Q. I was listening to a well-known Bible teacher, who was saying that 2 Thes. 2:3 does not refer to a great departing from the faith (apostasia), but the Rapture. I may be missing something here, but my Strong’s concordance lists “falling away” as apostasia. Your thoughts on this please?
A. There is a sense in which the Greek word apostasia can mean departure. It’s a compound of apo (from) and istemi (stand.) Therefore, some scholars believe its core meaning is “away from” or “departure” or even “disappearance.”
I’m told that before the original KJV was published, the common understanding of 2 Thes. 2:3 was that it referred to the Rapture of the Church. Today it’s more widely seen as a falling away of believers-in-name-only from the true church in the days just before the anti-Christ is revealed.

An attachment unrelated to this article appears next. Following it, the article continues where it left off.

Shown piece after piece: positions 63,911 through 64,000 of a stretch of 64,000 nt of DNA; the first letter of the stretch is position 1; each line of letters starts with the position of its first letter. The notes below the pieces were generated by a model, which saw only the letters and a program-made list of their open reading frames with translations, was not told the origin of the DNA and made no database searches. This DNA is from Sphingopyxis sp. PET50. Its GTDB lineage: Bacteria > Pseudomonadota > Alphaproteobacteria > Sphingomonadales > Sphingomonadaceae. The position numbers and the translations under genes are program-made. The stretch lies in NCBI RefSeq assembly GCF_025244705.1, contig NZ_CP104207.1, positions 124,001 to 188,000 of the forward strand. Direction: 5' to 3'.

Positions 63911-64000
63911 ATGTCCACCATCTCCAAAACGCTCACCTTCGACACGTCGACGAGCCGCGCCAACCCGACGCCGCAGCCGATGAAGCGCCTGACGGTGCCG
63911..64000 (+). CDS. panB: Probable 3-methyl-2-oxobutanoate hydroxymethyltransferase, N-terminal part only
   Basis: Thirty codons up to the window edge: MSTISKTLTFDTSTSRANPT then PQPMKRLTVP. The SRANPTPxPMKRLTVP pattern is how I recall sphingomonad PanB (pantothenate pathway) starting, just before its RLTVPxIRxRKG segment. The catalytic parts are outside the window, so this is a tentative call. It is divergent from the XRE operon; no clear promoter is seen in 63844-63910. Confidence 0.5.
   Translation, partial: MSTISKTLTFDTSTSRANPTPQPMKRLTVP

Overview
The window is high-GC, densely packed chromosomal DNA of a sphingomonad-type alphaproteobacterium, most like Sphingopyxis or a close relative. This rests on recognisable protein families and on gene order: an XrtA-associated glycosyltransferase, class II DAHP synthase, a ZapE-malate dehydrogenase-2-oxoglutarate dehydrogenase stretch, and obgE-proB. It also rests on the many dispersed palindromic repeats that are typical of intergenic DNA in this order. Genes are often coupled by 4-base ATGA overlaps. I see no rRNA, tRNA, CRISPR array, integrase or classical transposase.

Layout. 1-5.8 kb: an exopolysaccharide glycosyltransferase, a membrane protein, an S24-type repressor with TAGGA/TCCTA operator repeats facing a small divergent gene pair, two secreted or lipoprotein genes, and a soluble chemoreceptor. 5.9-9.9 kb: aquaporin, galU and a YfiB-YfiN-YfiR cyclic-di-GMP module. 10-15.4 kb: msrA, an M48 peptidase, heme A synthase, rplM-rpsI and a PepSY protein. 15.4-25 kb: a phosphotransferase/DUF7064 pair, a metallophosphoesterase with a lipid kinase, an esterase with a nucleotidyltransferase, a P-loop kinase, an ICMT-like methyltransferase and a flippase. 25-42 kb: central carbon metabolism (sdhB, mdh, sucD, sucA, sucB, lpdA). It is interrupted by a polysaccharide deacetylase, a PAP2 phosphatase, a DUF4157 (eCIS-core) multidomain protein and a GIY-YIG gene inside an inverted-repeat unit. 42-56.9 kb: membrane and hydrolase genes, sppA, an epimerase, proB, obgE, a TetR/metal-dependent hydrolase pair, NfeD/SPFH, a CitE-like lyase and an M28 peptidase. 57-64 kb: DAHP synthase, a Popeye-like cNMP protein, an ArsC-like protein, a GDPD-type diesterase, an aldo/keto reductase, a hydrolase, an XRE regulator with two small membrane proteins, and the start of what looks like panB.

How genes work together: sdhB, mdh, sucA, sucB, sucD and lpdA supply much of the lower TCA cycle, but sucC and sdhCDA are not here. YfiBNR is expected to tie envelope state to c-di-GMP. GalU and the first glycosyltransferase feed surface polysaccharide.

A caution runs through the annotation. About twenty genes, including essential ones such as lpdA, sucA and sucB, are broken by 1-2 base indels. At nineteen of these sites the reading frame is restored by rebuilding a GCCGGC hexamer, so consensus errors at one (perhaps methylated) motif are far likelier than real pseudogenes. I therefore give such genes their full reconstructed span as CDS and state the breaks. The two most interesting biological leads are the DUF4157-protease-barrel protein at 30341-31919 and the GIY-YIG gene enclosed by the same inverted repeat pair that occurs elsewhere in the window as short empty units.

With the seeker-friendly and emerging church movements, I think the “falling away” may be taking place before our very eyes.
But no matter which way you take it, 2 Thes. 2:3-8 does support a pre-trib rapture. Paul wrote in effect that two things have to happen before the anti-Christ can be revealed. One is the falling away in verse 3 and the other is the removal of the restrainer in verse 7. The prevailing view among evangelicals is that the restrainer refers to the Holy Spirit as resident in the Church.
If so there will be a falling away of believers-in-name-only from the Church, then the remaining true believers will be “taken out of the way” with the Holy Spirit in the Rapture, then the anti-Christ will be revealed.